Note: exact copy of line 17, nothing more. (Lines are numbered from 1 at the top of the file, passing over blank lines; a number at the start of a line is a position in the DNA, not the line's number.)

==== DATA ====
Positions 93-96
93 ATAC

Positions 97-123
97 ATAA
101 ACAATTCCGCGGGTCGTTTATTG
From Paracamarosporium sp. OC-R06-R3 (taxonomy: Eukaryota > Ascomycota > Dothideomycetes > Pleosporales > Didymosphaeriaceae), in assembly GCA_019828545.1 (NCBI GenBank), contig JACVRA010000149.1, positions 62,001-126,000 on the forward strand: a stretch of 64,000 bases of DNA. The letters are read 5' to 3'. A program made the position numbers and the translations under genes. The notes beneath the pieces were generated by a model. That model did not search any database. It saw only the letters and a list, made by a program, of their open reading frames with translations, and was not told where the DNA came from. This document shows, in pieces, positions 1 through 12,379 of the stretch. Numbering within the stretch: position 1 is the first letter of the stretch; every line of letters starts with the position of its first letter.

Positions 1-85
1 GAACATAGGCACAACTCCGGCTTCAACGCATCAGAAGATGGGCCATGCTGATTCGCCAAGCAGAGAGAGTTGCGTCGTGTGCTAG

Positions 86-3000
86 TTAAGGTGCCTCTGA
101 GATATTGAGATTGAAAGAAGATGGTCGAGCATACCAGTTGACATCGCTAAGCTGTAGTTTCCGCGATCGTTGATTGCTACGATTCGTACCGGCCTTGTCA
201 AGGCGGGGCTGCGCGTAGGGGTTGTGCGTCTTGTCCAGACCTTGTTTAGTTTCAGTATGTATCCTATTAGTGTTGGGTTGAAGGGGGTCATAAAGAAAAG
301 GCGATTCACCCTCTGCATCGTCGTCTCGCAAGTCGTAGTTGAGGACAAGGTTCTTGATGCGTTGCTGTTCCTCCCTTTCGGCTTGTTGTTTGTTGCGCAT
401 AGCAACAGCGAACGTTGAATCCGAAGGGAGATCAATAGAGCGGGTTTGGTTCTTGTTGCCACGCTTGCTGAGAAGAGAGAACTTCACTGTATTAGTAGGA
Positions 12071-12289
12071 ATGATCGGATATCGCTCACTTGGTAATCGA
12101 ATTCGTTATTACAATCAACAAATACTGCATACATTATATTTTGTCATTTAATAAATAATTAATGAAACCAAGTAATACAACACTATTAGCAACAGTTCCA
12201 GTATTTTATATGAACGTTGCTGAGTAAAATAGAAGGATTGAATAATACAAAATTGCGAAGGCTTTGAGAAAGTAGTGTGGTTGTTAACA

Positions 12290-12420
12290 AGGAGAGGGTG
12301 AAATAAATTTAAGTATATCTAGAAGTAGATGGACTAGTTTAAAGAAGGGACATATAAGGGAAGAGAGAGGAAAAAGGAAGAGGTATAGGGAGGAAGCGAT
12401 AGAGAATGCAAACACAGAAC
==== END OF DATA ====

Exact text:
12101 ATTCGTTATTACAATCAACAAATACTGCATACATTATATTTTGTCATTTAATAAATAATTAATGAAACCAAGTAATACAACACTATTAGCAACAGTTCCA